Eric Holder, former U.S. Attorney General under President Obama, wrote three letters in June 2016 to local and state officials urging them not to require fingerprint-based background checks for purposes unrelated to law enforcement. These letters were reported in The Hill.
“When I served as U.S. Attorney General, I asked Attorneys General in every state and Cabinet secretaries throughout the federal government to consider how they could eliminate policies and regulations that impose unnecessary burdens on individuals reentering society. For non-law enforcement purposes, fingerprint-based background checks are just such a practice.”
The Hill story adds:
The former attorney general cast his opposition to fingerprint-based checks as a matter of racial justice.
The checks draw on a large FBI database containing biometric information on people around the country, which critics say includes data on arrests but, often, not data on whether a person was actually convicted of a crime.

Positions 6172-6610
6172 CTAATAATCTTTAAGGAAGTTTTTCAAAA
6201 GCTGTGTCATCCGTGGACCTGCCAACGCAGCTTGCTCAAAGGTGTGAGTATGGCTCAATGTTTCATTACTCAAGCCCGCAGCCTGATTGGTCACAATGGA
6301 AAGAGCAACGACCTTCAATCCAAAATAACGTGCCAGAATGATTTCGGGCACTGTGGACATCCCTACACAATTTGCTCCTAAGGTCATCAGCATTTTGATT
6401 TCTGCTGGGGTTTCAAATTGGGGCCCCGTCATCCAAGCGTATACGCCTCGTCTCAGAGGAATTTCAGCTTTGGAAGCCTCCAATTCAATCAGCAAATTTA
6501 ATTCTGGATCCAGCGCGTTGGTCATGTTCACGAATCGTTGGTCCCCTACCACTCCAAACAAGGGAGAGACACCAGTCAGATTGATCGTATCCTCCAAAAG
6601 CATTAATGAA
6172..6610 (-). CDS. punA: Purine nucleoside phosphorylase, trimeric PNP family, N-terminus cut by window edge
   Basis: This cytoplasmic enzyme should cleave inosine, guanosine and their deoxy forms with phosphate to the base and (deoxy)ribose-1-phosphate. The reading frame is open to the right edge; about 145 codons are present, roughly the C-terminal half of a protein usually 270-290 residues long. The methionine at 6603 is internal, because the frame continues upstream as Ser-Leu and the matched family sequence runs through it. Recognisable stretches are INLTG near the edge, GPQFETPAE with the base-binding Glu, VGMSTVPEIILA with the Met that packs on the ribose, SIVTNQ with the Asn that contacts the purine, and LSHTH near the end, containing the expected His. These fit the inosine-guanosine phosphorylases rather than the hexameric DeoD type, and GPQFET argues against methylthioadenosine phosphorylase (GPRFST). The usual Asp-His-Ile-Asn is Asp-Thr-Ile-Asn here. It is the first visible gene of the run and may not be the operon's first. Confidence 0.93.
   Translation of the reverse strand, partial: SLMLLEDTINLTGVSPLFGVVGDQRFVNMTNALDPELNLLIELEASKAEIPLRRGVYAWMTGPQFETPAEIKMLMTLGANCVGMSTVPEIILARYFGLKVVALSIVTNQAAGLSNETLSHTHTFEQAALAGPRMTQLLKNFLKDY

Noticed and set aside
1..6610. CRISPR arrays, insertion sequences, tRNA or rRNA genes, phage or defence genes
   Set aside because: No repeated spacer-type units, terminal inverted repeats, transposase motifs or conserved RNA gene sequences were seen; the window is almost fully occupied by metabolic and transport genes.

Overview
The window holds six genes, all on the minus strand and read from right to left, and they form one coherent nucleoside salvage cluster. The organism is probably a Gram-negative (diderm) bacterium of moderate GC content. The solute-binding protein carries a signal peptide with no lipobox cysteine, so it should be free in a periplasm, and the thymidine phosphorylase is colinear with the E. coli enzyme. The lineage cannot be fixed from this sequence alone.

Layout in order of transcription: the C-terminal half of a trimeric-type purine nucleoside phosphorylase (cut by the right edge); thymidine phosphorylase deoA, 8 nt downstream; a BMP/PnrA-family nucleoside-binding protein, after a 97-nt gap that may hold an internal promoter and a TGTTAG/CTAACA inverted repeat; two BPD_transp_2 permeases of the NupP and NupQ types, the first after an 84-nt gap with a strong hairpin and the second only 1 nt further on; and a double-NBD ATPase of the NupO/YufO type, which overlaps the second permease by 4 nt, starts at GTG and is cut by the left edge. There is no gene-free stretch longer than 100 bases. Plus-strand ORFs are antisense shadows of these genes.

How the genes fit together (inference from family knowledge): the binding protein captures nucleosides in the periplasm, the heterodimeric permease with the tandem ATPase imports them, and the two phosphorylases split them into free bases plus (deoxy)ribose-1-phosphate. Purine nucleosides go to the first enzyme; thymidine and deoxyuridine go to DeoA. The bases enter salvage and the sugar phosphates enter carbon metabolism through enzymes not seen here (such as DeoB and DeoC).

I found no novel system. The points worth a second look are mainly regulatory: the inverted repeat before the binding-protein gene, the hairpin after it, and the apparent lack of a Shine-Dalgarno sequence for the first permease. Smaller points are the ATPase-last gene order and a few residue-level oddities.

Holder told the officials that could hurt black and Hispanic men, who have a high likelihood of being arrested when they are young.
Quoting General Holder again: “The FBI database has a clearly-defined purpose: to aid law enforcement during investigations. It facilitates investigators who are then expected to follow up on information found in the database to determine whether it is complete or not,”. “It was not designed to be used to determine whether or not someone is eligible for a work opportunity. Relying on it for that purpose is both unwise and unfair.”
The letter written by General Holder to Chicago Alderman Anthony Beale is available here. The blog, whosdrivingyou, which is run by the taxicab industry, was critical of General Holder’s letter by noting that he was “being compensated for his involvement”. One wonders if the blog intended to impugn General Holder’s ethics. Yet, General Holder has a unique perspective that is largely unparalleled in American law enforcement.
Eric J. Ellman is Senior Vice President for Public Policy and Legal Affairs at the Consumer Data Industry Association (CDIA) in Washington, DC. He also served for eight months as Interim President and CEO of the Association. More